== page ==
Keyboarding is an important skill (Wetzel, 1985) that is taught using one of many readily available programs for any situation. For Kinder through 2nd grade, use the program Tux Typing if your school uses PC's, as Tux Typing is easy for younger students to use. Also, it allows for custom word lists, to help with homeroom collaboration. If your school uses Macs or PC's, and you have good Internet connectivity, use the web based Dance Mat Typing from the BBC web site. The goal for K-2 is familiarization and basic techniques (Nieman, 1996). For 3rd through 5th we use a more comprehensive typing program such as All the Right Type, which is a client server based program for the PC. Non-web based typing programs often allow for tracking of student progress, unlike most of the online typing programs. For the Mac Mavis Beacon has a program that can be loaded on your school network. The goal is to have students learn basic typing skills using programs, then to incorporate the skills learned into existing projects where they can practice what they have learned. Web based applications are also a great choice,e specially since they can work on all devices. There are many browser based apps that are free and track progress such as the Chrome Browser app Typing Club, found in the Chrome Browser Store.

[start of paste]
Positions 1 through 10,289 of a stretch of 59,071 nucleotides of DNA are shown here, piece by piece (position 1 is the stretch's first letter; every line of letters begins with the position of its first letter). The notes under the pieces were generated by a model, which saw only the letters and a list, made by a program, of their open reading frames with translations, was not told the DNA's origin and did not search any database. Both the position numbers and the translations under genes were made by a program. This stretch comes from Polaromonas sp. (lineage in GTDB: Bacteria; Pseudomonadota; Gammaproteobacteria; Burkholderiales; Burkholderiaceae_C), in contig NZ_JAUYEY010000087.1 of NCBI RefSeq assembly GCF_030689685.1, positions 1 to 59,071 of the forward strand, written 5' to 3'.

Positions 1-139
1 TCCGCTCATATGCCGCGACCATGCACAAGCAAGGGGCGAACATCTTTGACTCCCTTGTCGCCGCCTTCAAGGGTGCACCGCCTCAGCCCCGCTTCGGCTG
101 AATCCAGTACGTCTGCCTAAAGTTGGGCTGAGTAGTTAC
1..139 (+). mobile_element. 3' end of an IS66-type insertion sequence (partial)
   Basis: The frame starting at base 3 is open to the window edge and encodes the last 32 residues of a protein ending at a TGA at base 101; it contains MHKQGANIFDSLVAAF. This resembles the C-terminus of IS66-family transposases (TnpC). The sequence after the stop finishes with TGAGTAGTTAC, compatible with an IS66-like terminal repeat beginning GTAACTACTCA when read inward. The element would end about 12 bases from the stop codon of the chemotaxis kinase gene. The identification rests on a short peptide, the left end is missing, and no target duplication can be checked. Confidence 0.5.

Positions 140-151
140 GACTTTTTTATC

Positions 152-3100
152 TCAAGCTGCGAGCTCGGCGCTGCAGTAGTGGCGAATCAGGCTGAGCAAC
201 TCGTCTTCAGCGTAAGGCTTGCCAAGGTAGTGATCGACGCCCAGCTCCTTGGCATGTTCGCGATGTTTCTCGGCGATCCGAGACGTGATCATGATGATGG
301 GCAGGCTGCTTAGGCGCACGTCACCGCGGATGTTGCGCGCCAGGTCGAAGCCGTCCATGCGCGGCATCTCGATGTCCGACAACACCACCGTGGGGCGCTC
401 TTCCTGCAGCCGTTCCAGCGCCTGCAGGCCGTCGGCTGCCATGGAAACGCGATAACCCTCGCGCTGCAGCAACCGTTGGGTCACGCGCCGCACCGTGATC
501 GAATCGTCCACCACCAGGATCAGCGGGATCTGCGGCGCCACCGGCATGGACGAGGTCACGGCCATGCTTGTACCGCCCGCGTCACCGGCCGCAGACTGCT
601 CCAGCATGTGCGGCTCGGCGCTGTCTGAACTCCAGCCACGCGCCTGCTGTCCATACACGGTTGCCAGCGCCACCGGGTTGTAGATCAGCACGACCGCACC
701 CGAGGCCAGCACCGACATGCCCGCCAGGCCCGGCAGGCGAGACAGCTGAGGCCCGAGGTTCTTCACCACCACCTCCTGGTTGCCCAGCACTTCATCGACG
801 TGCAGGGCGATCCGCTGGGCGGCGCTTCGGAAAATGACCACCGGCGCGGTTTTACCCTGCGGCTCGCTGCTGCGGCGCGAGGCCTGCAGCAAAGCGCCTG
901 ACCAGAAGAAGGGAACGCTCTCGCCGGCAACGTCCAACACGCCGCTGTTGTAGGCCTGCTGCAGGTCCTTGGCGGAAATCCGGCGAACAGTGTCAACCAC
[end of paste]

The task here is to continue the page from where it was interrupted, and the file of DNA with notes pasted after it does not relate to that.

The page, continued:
"After students achieve grade level WPM level, they should continue keyboarding familiarization using leveled word lists"
 
Three Areas of Importance for Typing

Posture - Students need to learn good poster while typing to decrease fatigue Nieman (1996)